Our first course arrived shortly, a plate of snacks to share and to eat with our fingers - morsels of Nori chips, smoked eel, mochi with shiitake stuffing and blood chips. Specks of green Nori flew everywhere as I took a bite of the chip (I think some that went up my nose too as they were light as dust) and I had to checked with Jono twice that the brown chip was indeed a blood chip - the idea of pig's blood chip seemed somewhat yuck but there was no blood taste to the chip at all which was surprising. The mochi was chewy and soft with a delicious shiitake filling but the snack I liked best was the smoked eel that was topped with refreshing shaved apple. I love how the food was presented beautifully and the person serving would explain what they all were - being educated about what you were eating makes the experience more interesting and memorable, and reminded me much of our dining experience at Morimoto Restaurant in Napa, California, which was VERY expensive but definitely worth the experience. "This is the beginning of our bankruptcy," joked Jono and we cracked up laughing. Degustations and fine dining are costly and something like this would be more for a special occasion. "Like your birthday," added Jono with a smile. Hehe, yes :)


Snacks (from back l-r): smoked eel, blood chips, mochi with shiitake stuffing and nori chips

Sous chefs Clayton Wells and Chase Lovecky busy preparing our next dish in their immaculately clean and tidy kitchen

Course #2 was Momofuku's signature steamed pork buns. They were SO cute! Probably good for 2-3 bites, the buns were pillowy soft and filled with pork belly, sliced cucumber and hoisin sauce, served in individual small plates. A bottle of Sriracha sauce was provided - optional but a squirt of it adds a bit of kick to the bun. Mmm, yummy! Can I have another, pretty please?


David Chang's signature dish - steamed bun with pork belly, cucumber and hoisin sauce wrapped with a soft bun

"Ooo, now we get chopsticks!" I exclaimed when our plates were cleared and a pair of chopsticks on holders were placed on the table. One of the clever things about the bar is the high-gloss stainless steel that covers roof of the bar dining area. Instead of the waitstaff interrupting and asking if you've finished your food, all they have to do it look up and a reflection of your plate or bowl can easily be seen - everything just flows smoothly, no abrupt interruptions. We were given a Riesling next and was told it was for the next two courses. The drinks serve were sample size and with two of us sharing, we had to take small sips with the food. It wasn't much but good enough to sample an array of drinks. Mmm, nice Riesling...fruity...Given that the kitchen was always whipping up more dishes, astonishingly it was kept immaculately clean - the chefs were always wiping down the benches and kitchen utensils tidily put in its designated places. Impressive! Our third dish was thinly sliced pink snapper sashimi served with pickled celery and mustard oil, another delectable dish. A tasting menu of 13 dishes does sound rather daunting and too much but with the courses served in bite sizes like this, perhaps 13 is about right.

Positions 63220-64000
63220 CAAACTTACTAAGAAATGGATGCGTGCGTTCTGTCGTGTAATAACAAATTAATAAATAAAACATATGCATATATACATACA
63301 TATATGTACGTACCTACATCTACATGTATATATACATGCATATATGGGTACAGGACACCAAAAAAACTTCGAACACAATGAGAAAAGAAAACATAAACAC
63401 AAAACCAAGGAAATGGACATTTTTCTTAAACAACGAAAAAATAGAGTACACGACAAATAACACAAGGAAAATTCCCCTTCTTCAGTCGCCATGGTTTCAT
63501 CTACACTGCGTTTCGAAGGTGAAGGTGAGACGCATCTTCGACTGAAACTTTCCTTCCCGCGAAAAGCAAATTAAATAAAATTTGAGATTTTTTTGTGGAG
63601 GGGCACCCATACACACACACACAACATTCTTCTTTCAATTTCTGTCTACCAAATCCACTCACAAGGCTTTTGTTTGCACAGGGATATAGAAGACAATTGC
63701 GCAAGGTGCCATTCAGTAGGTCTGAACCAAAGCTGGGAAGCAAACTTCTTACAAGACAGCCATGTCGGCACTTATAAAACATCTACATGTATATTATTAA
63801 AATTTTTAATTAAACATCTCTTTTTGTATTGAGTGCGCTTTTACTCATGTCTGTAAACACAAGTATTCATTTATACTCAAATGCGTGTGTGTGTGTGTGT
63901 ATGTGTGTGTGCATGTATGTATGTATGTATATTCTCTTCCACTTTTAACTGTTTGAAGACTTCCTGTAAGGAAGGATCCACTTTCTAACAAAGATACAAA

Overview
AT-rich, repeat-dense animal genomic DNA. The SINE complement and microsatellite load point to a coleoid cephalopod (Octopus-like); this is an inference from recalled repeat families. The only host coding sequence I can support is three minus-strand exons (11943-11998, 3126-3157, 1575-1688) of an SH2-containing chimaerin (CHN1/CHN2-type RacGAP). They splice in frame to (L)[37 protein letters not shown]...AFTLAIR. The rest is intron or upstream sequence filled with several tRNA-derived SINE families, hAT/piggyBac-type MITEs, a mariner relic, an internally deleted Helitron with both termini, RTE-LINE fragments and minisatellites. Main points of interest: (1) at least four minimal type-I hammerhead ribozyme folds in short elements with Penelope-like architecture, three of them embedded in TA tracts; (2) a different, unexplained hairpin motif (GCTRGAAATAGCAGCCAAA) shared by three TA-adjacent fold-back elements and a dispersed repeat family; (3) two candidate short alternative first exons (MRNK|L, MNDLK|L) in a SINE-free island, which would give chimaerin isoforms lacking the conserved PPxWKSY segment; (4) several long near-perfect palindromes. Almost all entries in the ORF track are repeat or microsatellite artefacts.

Pink snapper with pickled celery and mustard oil

Our plates and chopsticks were cleared when we finished our course and replaced with a teaspoon. What are we having next? The restaurant must do heaps of dishwashing - we get a change of plates and utensils with EVERY course. Dish #4 was Kangaroo Island scallops with dehydrated scallop roe and a rhubarb dressing. "Wow, the raw scallops taste so sweet," said Jono in amazement. I concur! It was fresh and light, contrasted by the richness of the roe - I could do with a second helping of this. Yum!


Kangaroo Island scallop with cured scallop roe and rhubarb